What If You Experienced Lag In Real Life?

If you’re a gamer, lag is one of your worst enemies. But what would it be like if you experienced lag in real life? Imagine how frustrating that would be!

Introducing Living With Lag — a cute experiment put on by an internet provider called Ume. Using an Oculus Rift development kit, a Raspberry Pi, noise cancelling headphones and a webcam, Ume’s thrown together a fun social experiment. The webcam captures both audio and video and repeats it to the Oculus Rift via the Pi at a variable delay to show the effects of slow internet speeds.

They attempt four different scenarios. Ping pong is pretty much impossible. Dance class is just embarrassing. And attempting to cook or eat is absolutely hilarious. They even try bowling, which also proves more difficult than you could imagine!

Stick around to see for yourself.

In the end it’s still a commercial, but heck — good job Ume!

[Thanks Brandon!]

52 thoughts on “What If You Experienced Lag In Real Life?

    1. The technology is the first hack (putting it all together to create the effect).

      The experience is the second hack. You can experience a virtual-world problem in the physical world.

    2. It is a hack of the human visual system. By the decoupling/extending the normal vision processing delay (13ms – 150ms) of normal event-related potentials (ERPs), you can understand the interplay of even simple motor motions (just like the guy trying to pour pancake mix into a non-moving pan) that sometimes reveal signs of neural processing well before the motor output. i.e. You would do better in a lot motor actions by closing your eyes when ‘lag’ becomes an issue. It also relates why closing your eyes during mental doubt or during the final decision making stage equates to ‘better’ decisions being chosen.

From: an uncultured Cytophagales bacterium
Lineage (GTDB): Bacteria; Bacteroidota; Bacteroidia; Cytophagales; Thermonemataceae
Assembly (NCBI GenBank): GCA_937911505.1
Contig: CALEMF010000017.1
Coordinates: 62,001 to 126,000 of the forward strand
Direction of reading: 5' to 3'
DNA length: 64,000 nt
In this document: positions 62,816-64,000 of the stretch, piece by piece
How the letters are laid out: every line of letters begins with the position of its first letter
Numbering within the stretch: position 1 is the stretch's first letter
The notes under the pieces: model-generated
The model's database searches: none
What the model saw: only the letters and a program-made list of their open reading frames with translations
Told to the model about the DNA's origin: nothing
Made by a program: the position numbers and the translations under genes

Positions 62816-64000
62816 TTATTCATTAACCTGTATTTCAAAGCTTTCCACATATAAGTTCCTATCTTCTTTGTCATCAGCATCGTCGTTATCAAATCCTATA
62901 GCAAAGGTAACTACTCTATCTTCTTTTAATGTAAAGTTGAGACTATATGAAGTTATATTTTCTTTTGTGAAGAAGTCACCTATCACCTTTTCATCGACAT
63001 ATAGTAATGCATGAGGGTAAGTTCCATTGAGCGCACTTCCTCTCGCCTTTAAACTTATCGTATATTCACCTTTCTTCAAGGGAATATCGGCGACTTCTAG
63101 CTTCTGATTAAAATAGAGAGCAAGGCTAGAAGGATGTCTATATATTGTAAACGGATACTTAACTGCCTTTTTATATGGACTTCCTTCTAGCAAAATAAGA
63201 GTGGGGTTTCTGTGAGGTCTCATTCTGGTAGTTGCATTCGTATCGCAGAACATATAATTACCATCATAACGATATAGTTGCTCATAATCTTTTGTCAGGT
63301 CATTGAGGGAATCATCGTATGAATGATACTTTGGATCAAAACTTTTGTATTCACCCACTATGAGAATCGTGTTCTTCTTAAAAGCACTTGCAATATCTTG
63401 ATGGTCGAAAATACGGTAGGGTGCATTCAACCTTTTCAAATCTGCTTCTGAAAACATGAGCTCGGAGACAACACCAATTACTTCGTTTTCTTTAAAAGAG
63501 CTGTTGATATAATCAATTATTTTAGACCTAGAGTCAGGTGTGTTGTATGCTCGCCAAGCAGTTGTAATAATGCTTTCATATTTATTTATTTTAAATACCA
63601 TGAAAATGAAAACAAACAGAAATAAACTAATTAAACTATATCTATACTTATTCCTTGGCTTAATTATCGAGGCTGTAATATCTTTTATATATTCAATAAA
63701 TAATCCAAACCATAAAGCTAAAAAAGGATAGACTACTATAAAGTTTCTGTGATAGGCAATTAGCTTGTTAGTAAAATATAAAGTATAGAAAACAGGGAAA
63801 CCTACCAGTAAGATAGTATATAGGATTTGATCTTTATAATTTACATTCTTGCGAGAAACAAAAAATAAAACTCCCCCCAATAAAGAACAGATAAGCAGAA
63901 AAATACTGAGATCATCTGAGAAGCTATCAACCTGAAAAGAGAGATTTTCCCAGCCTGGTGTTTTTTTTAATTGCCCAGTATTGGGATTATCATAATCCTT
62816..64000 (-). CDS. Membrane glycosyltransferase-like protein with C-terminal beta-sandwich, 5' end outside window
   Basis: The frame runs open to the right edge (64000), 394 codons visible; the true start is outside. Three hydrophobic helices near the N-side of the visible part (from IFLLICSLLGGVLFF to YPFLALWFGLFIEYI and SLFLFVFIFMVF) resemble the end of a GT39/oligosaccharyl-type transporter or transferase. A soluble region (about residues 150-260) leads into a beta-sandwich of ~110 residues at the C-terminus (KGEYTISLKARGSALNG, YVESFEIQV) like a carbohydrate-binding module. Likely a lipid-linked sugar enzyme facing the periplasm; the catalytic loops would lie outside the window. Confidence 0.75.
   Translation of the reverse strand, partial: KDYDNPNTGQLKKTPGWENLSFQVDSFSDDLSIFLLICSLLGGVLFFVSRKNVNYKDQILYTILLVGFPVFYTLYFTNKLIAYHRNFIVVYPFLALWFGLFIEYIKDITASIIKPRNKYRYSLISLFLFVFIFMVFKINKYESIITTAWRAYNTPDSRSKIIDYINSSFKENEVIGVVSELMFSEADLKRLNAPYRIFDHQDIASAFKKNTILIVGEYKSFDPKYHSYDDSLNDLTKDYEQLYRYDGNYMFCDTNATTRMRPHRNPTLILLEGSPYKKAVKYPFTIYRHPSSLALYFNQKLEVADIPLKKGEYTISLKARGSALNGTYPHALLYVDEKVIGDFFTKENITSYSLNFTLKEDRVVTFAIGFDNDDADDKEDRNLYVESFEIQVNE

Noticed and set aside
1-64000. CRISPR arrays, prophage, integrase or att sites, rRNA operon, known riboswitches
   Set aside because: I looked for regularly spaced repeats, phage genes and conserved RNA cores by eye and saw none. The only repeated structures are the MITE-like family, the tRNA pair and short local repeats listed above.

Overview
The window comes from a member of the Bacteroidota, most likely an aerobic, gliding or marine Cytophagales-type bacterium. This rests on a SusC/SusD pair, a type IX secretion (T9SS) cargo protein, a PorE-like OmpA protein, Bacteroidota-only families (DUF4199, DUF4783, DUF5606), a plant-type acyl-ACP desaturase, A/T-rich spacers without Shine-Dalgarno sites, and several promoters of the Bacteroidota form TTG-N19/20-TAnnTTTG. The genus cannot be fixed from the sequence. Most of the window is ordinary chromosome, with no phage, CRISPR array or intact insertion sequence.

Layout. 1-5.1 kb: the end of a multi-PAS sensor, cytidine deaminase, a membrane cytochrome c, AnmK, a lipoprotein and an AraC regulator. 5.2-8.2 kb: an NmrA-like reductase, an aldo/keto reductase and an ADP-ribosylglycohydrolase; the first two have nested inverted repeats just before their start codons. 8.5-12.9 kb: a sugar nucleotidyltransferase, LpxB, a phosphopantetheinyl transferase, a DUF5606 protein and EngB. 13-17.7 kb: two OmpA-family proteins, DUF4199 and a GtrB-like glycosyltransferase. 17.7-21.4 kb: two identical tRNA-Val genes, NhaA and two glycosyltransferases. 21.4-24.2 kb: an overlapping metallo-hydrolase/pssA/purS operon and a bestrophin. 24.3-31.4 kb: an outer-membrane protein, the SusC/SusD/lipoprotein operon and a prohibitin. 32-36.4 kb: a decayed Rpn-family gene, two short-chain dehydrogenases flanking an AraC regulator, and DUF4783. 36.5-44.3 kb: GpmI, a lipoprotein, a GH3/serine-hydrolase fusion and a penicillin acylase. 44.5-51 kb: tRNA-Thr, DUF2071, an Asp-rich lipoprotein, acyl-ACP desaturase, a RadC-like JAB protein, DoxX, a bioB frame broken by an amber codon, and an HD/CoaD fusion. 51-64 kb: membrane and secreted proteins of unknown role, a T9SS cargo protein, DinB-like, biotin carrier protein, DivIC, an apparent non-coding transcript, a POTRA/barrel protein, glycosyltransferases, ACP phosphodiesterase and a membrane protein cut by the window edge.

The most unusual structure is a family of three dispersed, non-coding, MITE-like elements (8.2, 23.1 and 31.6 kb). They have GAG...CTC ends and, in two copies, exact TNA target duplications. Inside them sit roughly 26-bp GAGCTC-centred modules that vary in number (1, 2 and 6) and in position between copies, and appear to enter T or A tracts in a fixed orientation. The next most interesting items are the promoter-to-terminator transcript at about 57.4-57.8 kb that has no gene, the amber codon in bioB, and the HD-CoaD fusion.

Plus is it just funny to watch… ;-)

  1. How would they simulate the kind of lag I most often experience, rubber-banding? My actions are timed correctly, but the latency from me to the server interferes, rather than the other way around.

  2. some of their actions in the video seem to be more for comical response than actual real life.

    I’m actually curious as to the affect on the body if they did a similar test to those of george stratton and his inverted glasses. I am curious if like those the body would adapt and eventually accommodate the delay, at least for things like cooking. dancing would still be off because the sound vs image would not be right but general orientation might be corrected.

    1. nah, the sound would get synced to the image in the brain, brain is magical like that
      now where did I read about it hmmm, there it is
      the 80-millisecond / 30 meters rule

      coincidently this http://singularityhub.com/2012/03/29/speech-jamming-gun-from-japan-silences-people-from-up-to-34-meters-away/